Too bad all the people who know how to run the country are busy driving taxi cabs and cutting hair - George Burns
NEW YORK: ACER UNVEILED the Aspire Switch 10 at an event in New York on Tuesday, a multi-mode laptop device that looks to rival Lenovo's Yoga tablets.
Despite Acer's pessimism surrounding Windows, the Switch 10 arrives running Microsoft's Windows 8.1 operating system, with the device's 10in touchscreen allowing users to navigate the software by touch. The add-on keyboard means the device can also be used as a laptop, and much like Lenovo's Yoga, the Aspire Switch 10 can also be transformed into a 'tent' mode.
Unlike Lenovo's Yoga hybrid, however, the Acer Aspire Switch 10 will launch with a mid-range £299 price, so we tried it hands-on to see how it stacks up.
The Acer Aspire Switch 10 certainly feels more expensive than its price would suggest. Although it comes crafted almost entirely from grey plastic, the device's brushed-aluminium effect means it looks almost like a miniature Macbook. However, we're not sure that the Aspire Switch 10 could handle as many bumps as an Apple laptop, with the device feeling somewhat creaky in places.
The Aspire Switch 10's keyboard is very Macbook-like, too, and has a similar tactile feel. However, it soon became obvious that the keyboard lacks the comfort offered by a Macbook's keys, which hindered our typing speed.
The Aspire Switch 10's main design feature, however, is its magnetic 'snap hinge', which enables the device to be transformed into four different modes. The magnetic hinge feels tough, and meant we often found it tricky to remove the display from the attachable keyboard, so transforming the device from a laptop to a tablet can take a bit of force. We also found it a little fiddly to re-attach, although the hinge's magnetic force - once positioned correctly - pulls and firmly attaches it in place.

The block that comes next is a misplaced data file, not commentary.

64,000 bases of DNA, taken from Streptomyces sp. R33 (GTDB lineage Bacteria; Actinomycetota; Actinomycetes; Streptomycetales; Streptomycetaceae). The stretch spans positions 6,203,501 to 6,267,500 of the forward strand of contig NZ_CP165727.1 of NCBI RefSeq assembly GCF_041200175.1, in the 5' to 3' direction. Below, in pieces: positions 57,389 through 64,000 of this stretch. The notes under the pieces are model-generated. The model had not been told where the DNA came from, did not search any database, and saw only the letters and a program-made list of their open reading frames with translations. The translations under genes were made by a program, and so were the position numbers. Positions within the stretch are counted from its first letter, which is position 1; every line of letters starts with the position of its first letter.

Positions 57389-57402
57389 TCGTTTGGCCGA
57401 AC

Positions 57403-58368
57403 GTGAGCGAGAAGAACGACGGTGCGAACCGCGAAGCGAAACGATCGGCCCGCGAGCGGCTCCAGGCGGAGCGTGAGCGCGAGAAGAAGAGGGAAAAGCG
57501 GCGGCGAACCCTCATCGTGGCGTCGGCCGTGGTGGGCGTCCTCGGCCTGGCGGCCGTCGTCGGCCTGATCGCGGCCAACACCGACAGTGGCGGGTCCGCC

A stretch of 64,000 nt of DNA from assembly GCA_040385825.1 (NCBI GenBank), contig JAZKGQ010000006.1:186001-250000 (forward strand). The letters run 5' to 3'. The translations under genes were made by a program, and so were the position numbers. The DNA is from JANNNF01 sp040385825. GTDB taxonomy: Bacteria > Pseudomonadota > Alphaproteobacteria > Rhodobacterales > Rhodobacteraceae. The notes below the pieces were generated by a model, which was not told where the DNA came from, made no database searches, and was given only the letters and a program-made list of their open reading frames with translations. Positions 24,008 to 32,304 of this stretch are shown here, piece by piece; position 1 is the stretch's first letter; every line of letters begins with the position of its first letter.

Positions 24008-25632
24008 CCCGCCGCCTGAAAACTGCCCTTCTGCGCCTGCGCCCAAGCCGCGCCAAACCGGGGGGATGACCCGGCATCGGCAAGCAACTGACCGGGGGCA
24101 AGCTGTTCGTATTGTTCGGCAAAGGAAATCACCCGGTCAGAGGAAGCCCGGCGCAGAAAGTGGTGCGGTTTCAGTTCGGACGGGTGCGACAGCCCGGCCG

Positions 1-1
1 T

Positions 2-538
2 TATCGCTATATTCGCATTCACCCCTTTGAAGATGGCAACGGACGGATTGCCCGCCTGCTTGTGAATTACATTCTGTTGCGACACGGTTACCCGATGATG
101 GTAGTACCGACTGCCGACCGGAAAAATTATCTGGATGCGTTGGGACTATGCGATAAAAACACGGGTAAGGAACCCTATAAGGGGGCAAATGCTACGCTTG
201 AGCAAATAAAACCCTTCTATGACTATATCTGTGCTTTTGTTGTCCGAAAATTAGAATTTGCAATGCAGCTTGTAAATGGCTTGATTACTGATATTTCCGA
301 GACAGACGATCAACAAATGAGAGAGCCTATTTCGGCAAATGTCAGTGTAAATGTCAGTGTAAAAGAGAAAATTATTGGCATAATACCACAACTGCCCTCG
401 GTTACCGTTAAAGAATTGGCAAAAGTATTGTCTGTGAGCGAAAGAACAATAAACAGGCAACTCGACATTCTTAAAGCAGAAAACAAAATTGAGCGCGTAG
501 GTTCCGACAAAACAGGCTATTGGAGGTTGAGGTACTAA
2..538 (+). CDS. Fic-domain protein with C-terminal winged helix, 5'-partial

The Acer Aspire Switch 10 is plenty slim and light enough. It's not as feather light as the smallest Macbook Air, but at 1.17kg, it shouldn't put too much strain on your shoulder. What's more, the tablet is not - unlike some similar devices - heavier than the add-on keyboard, which meant that we didn't have any trouble keeping the Aspire Switch 10 upright.
The screen on the Aspire Switch 10 is a 1366x768 display, and while we'd have preferred to see a full HD 1080p display, this entry-level screen likely helps keep the price low. The resolution is, as expected, nothing to shout about, but we didn't find it too much of an issue.
Acer's zero-gap display technology is included, which the firm claims makes the screen more vibrant than similarly specified displays on the market. We found this true during our hands-on with the Aspire Switch 10, and we found it also made the screen very responsive to touch.
Performance and software
The Acer Aspire Switch 10 has a 1.3GHz Intel Atom Z3745 processor under the bonnet, with 2GB of RAM. While we haven't yet had an opportunity to put the device fully through its paces, we found that the device offered an all around fluid experience.
Windows 8.1 is Acer's operating system of choice for the Aspire Switch 10, despite the firm's initial worries about Microsoft's tiled OS. The device offers a full Windows 8 experience too, despite its low-end £299 price, making the Aspire Switch 10 an attractive choice for those in the market for an affordable Windows machine.
At £299, the Acer Aspire Switch 10 is a sound choice for those in the market for a hybrid Windows 8 device. While it lacks the top-end feel of Lenovo's Yoga line and Microsoft's Surface 2 tablets, it is a nicely designed device and doesn't make too many compromises.
Check back soon for our full Acer Aspire Switch 10 review. µ